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How to Navigate Workers’ Compensation Claims in North Carolina | Workers Compensation Lawyers in Mooresville, NC

by | Feb 17, 2023 | Personal Injury, Worker's Compensation

factory worker holding a cardboard box

Workers’ Compensation is a form of insurance for employees who become injured due to work-related reasons. If you have suffered a work-related injury, it is essential to understand the workers’ compensation system in North Carolina and navigate the claims process. This blog post will discuss the critical steps in filing a workers’ compensation claim and how Grimes Yeoman can help.

Step 1: Report the Injury

The first step in filing workers’ compensation claims is to report the injury to your employer. You should report the damage within 30 days of the accident. Failure to notify the injury within 30 days may result in your claim being denied. You will need to use a Form 18 Report of Injury, the official form used to report a work-related injury, and mail it to the North Carolina Industrial Commission (NCIC). All current workers’ compensation forms can be downloaded from the NCIC website. It is important to review and follow the instructions on the website for filing. It is very important that a Form 18 is filed with the NCIC since failure to do so will mean that your claim has NOT been filed. Your employer should file a Form 19 upon notice of your work injury. The Form 19 is the official form used by the employer to report a work-related injury, but the Form 19 is not the filing of your claim; it is the Employer’s side of the paperwork.  Remember, it is very important to file a Form 18, the employee’s report of Injury, to preserve your claim and rights of recovery. You will need to keep a copy of all documentation regarding your injury for records.

Step 2: Seek Medical Treatment

After reporting the injury to your employer, seek medical treatment. Make sure to inform the healthcare provider that your injury is work-related, as they may need to complete a Form 25 to document the treatment. You will need to be careful to describe your injury accurately. Just because you felt pain at work does not mean the injury is compensable under workers’ compensation.  An injury is compensable if it arises from an accident occurring in the normal scope of your job duties.  Generally, this means a trip, slip, or fall while you are on the clock. Keep copies of all medical bills and documents related to your treatment, as these will be necessary when filing your claim.

Step 3: File a Claim with the North Carolina Industrial Commission

To receive workers’ compensation benefits, you must file your Form 18 documenting your claim with the North Carolina Industrial Commission (NCIC)within two years of the date of the injury, and failure to do so is a usual bar to recovery.  Also, the commission requires the Form 18 to be filed within 30 days of the accident; however, there are exceptions to the 30-day requirement, such as lack of prejudice to the employer since they were of your injury. The 2-year filing requirement for filing a Form 18 is a firm deadline, except for nonapparent injuries or a latent occupational disease diagnosed later. An example of this exception is a claim for the development of Mesothelioma Cancer from asbestos exposure.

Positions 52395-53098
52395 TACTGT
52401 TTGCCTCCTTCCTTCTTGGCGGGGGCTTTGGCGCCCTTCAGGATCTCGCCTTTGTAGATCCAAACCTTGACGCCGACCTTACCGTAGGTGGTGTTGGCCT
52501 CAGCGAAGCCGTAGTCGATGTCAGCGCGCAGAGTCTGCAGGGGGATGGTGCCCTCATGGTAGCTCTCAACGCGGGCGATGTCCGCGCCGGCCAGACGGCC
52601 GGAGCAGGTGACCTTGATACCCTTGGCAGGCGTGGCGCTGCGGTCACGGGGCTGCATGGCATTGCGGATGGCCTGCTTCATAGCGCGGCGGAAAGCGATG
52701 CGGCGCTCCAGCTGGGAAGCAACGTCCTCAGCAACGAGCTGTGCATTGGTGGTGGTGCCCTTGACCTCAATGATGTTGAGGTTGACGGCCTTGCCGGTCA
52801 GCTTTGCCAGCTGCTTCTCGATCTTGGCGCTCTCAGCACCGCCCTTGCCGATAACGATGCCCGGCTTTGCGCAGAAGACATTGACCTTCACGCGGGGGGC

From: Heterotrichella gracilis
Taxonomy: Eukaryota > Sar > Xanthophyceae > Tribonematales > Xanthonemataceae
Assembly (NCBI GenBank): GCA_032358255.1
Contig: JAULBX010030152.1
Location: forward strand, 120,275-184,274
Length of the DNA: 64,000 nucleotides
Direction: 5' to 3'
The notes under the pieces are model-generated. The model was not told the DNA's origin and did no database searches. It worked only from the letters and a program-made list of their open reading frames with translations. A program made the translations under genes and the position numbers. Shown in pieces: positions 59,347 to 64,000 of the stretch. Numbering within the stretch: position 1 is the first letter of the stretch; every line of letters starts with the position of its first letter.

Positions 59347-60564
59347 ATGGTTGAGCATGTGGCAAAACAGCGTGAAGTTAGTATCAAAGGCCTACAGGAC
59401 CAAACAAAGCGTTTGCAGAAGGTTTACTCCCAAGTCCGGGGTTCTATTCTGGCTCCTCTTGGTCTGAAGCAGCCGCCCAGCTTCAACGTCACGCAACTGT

Step 4:  Follow Treatment Recommendations by your Physician

It is very important to comply with the treatment recommendations of your physician.  For example, failing to attend physical therapy appointments could terminate your weekly compensation checks. If surgery is recommended, you are entitled to a second opinion. You usually cannot be forced to have surgery if you have fears of an adverse outcome, but certainly, failure to obtain treatment that could improve your condition is a factor that could reduce the amount of compensation you receive. 

Step 5: Attend Mediation

After filing a claim with the NCIC, you may be required to attend mediation. Mediation is a process where you and your employer will attempt to resolve any disputes related to your claim. A mediator will be present to help facilitate the discussion and guide both parties toward a resolution.

Step 6: Attend a Hearing

If mediation is unsuccessful, your claim may proceed to a hearing. A hearing is a formal proceeding where an NCIC deputy commissioner will hear evidence from you and your employer and decide on your claim. It is essential to have an experienced workers’ compensation attorney like Grimes Yeoman by your side to represent you during the hearing.


Navigating North Carolina workers’ compensation system can be complex and overwhelming, especially when dealing with a work-related injury. Our experienced workers’ compensation attorneys in Mooresville, NC, can help you understand your rights and navigate the claims process. For information on what to do immediately following a workplace injury, check out our blog post on “Workplace Injuries: What Should I Do if I’m Injured on the Job?” and learn how to protect yourself and your future. Contact us today to schedule a consultation and learn how we can help you get the compensation you deserve.